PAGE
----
This study sets out to outline the different dimensions of the digital transformation on sectors and business models, and hence on the quantity and quality of work.
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Workers' Group - Related Publications
This study on behalf of the Workers’ Group of the European Economic and Social Committee aims to analyse early initiatives launched in the context of the European Pillar of Social Rights (EPSR) and to provide the EESC with concrete policy recommendations to ensure its effective implementation.
Quality legislation - which meets clear policy objectives, balances relevant interests, is well-drafted and coherent, and as simple, easy to understand and implement as possible - is essential for any well-functioning society and for a strong democracy. As trade unionists, workers and citizens we know the pivotal role that legislation plays in guaranteeing our rights and freedoms, including providing the opportunity for redress when they are infringed either by employers, enterprises or the State.
The EESC adopted its contribution to the European Commission's 2018 Work Programme on 5 July 2017. In this contribution, the EESC calls on the Commission to adopt sustainable development as an overarching approach to its work programme, with reference to the three "pillars" of sustainability: i) strengthening the economic foundations of Europe; ii) fostering its social dimension; and iii) facilitating the transition towards a low-carbon and circular economy.
In recent years, REFIT and the institutional agreement on Better Regulation have focused on reducing regulatory burdens, increasing the number of impact analyses, and wide-ranging consultations. As a result, the legislative process has ground to a halt. Having mapped and quantified the EU acquis, the Commission is preparing to launch a targeted deregulation with the aim of reducing regulatory burdens.
The focus of the study is to analyse the progress of the Jobs, Growth and Investment Package and its contribution towards promoting more sustainable and inclusive growth. The study is based on the concept of inclusive growth, derived from the development literature: it not only states that growth with equity is possible, but also that equity is necessary for growth.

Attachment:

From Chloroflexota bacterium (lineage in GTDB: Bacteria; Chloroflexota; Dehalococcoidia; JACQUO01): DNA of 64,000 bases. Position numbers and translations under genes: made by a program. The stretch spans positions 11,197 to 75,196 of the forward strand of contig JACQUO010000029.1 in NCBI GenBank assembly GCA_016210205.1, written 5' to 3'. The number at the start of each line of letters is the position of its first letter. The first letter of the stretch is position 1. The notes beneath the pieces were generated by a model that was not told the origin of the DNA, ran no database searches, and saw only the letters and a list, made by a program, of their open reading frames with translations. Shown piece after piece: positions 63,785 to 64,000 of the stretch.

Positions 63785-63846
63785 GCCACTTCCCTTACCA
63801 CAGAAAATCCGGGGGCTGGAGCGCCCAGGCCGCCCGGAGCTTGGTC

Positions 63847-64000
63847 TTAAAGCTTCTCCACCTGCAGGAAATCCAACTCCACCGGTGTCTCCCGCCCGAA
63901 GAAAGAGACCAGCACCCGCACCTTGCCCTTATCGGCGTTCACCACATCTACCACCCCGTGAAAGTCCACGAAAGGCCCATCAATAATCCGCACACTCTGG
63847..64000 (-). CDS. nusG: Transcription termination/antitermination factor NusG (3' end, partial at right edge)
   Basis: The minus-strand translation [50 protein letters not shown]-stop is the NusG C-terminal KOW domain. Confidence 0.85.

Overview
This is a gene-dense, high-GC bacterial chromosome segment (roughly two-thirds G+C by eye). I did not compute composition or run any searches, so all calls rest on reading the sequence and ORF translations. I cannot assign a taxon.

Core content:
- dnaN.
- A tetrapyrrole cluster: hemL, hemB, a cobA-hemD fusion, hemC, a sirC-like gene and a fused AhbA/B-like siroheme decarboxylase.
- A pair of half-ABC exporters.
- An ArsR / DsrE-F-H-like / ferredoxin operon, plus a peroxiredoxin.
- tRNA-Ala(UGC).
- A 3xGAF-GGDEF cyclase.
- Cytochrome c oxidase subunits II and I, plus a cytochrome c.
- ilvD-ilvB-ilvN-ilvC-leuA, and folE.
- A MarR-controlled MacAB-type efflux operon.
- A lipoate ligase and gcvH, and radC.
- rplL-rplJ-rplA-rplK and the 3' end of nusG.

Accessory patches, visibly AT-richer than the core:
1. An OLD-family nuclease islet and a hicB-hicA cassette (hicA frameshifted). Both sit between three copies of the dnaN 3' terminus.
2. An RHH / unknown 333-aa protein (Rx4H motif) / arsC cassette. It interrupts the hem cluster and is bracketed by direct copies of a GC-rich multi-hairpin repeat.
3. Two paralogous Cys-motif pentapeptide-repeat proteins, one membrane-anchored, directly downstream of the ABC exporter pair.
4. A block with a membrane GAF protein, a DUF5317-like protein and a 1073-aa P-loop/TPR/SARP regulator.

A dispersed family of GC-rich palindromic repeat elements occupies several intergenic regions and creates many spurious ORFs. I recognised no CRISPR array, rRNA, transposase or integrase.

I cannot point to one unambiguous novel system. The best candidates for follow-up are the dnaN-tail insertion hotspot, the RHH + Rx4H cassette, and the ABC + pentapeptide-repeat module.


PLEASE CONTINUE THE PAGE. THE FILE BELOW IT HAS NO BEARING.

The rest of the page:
The European Economic and Social Committee (EESC) is not like other EU bodies. It is a unique forum for consultation, dialogue and consensus between representatives from all the different sectors of "organised civil society".
This 'easy-to-read' brochure describes the EESC, its missions, its role in the European Union decision making process, how it functions and its activities.
Representatives of European organised civil society have put forward their proposals as part of the preparation by the Commission of its 2017 Work Programme. While regretting the result of UK citizens' vote to leave the EU, the EESC asks for a rapid start to the negotiations with the UK in order to respond to the present uncertainty about the future of the EU and it demands to be fully involved in the negotiation process with the UK.
Compendium of studies carried out in 2015 on the initiative of the EESC: summaries, authors, reference numbers, requesting services, contact persons, linguistic versions...
Twenty-one months into deep recession a new and untried Coalition government chose deficit reduction and welfare-to-work as its main priorities, confronting the UK’s numerically weakened trade union movement in its public sector heartlands over pensions, pay and jobs.